There has been a firestorm of speculation on who will direct Star Wars: Episode VII ever since word broke that Disney purchased Lucasfilm and the rights to Star Wars with plans to churn out a new sequel trilogy starting in 2015. Big name directors including Steven Spielberg, Quentin Tarantino, Zack Snyder and Brad Bird have disavowed any involvement with the picture, but Colin Trevorrow (Safety Not Guaranteed) is a name that keeps popping up. We recently reported on some of Trevorrow’s comments about the new movie as a Star Wars fan. Now, a new video interview has surfaced with Trevorrow talking about possibly helming a movie with a significant fan base. Hit the jump to check out the video.
[Update: Trevorrow has reached out on Twitter to clarify his statement, denying that he’s involved with the new Star Wars. More after the jump.]
Update: Trevorrow took to his Twitter account last night to put the Star Wars talk to rest:
To clarify, there is another film we all love that I’m currently trying not to mess up. Odds I will direct Episode VII: 3720 to 1.
— Colin Trevorrow (@colintrevorrow) November 19, 2012
@maerj2000 That is what I am saying.
— Colin Trevorrow (@colintrevorrow) November 19, 2012
Our original story follows below.
In a video interview this past summer for the MacGuffin Podcast (via The Daily Blam), Trevorrow can be heard discussing an upcoming opportunity to direct a movie with a big built in fanbase. Skip to 21:45 for the relevant quotes:
Here’s what Trevorrow said:
“As far as professional life, I can’t speak with any specificity as to what the next thing will be. There are amazing opportunities that have arisen as a result of this. One of them, I will say, will probably create a great deal of ire against me on the Internet when people find out what it is. So, I just want to say in advance that I promise you, for all of those who love the mythology that I will be tackling, trust that I love it as much as you do. And I will respect it, and hopefully make it not suck.”
Trevorrow also spoke Moviezine during the Stockholm International Film Festival and had the following to say (translated (via Google) from Swedish):
I would not comment much on it, but I’m as much a Star Wars fan like everyone else who grew up with it as one of the most important in their lives. I am deeply aware of how incredibly important it is for billions of people. It really is a mythology, and possibly also a religion for many. I can not comment on what my involvement would be, but I can definitely say that I would love to direct a Star Wars movie at some point in my life.It would be incredible. I will not be deterred by it. While I understand that every thinking director who cares about the series as much as I do, would be afraid to ruin something. But I also believe that there is a risk that many directors would gladly take, precisely because they care so much about it.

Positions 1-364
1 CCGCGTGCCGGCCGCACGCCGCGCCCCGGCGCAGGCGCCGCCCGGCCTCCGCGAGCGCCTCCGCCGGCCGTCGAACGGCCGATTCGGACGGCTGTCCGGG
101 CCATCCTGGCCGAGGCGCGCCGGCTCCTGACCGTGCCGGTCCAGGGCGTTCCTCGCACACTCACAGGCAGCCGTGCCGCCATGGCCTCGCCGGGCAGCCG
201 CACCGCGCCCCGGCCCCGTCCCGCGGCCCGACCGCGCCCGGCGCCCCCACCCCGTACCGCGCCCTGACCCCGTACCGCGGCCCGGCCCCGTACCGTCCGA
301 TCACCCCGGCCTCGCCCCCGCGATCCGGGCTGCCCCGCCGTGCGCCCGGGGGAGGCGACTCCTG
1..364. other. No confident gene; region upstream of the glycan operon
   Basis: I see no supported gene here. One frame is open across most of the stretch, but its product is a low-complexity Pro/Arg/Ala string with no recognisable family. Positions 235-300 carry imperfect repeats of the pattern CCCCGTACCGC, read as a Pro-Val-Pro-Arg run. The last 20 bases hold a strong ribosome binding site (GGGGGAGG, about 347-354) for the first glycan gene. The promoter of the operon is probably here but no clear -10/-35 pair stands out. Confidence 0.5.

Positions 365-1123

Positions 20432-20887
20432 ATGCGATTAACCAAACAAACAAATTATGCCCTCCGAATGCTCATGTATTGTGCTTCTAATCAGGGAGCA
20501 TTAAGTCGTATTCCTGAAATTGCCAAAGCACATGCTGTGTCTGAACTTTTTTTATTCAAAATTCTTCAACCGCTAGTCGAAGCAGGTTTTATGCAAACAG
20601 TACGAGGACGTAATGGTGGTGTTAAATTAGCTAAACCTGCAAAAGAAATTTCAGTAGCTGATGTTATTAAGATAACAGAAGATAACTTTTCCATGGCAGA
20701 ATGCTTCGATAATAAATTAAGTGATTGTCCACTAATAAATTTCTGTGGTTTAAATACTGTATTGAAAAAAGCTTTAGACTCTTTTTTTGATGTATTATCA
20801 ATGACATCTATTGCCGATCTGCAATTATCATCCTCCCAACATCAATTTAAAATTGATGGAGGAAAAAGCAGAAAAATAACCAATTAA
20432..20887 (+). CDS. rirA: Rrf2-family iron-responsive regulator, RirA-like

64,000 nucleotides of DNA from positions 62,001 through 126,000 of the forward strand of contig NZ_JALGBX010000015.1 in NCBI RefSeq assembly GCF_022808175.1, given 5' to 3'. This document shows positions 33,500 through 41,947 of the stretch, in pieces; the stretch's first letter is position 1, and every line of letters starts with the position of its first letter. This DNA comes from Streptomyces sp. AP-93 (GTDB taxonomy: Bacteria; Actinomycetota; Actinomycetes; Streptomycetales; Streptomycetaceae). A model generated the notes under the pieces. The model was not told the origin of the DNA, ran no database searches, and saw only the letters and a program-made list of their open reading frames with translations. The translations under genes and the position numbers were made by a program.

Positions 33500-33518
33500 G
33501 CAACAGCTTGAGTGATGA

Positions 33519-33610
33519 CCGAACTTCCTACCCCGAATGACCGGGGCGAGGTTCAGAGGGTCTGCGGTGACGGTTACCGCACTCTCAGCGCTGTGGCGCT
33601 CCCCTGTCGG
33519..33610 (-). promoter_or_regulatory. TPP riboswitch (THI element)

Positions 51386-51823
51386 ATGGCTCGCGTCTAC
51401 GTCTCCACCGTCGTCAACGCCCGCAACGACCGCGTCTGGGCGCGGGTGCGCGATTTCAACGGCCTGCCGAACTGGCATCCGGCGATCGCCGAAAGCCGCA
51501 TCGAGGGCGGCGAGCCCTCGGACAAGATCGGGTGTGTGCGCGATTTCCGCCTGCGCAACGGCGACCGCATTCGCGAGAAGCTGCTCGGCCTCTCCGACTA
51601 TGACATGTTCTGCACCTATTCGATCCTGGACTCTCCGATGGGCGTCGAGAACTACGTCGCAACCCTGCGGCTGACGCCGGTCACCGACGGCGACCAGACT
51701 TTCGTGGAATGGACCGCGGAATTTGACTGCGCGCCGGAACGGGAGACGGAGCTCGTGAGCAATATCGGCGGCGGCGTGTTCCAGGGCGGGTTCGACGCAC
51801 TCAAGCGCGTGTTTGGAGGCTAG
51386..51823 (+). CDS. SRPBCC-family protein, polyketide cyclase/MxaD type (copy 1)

This is a specific example of something that has to feel connected with the earlier films. There will be a sequel to “Return of the Jedi”, in a special world that requires a special style. Whoever makes the film must not deviate too far, at least not with these films … But you know, they will make the Star Wars films as long as we live.Disney has seen what Marvel managed to do, to prove that their universe is infinite.So, the next three films have a responsibility, they are iconic and finishing a story that influenced pop culture for decades. But after that, we will get to see some really awesome movies in the Star Wars universe. We will see daring, exciting directors take on crazy Star Wars movies underwater, and everything. And I look forward to seeing them all!
A lot of people are writing Trevorrow off as having no chance at the director’s chair, so he is clearly the dark horse candidate at the moment. He’s in his late 30s with only the indie film Safety Not Guaranteed in his director’s column. Although George Lucas was younger than Trevorrow when he helmed the original Star Wars, he also had two films under his belt, one of which (American Graffiti) landed five Oscar nominations. The only things Trevorrow has on his side is the fact that he would come cheaply to Disney and would be much easier to pressure into giving in to studio demands. For our money, it still comes down to Matthew Vaughn (X-Men: First Class) or Jon Favreau (Iron Man).
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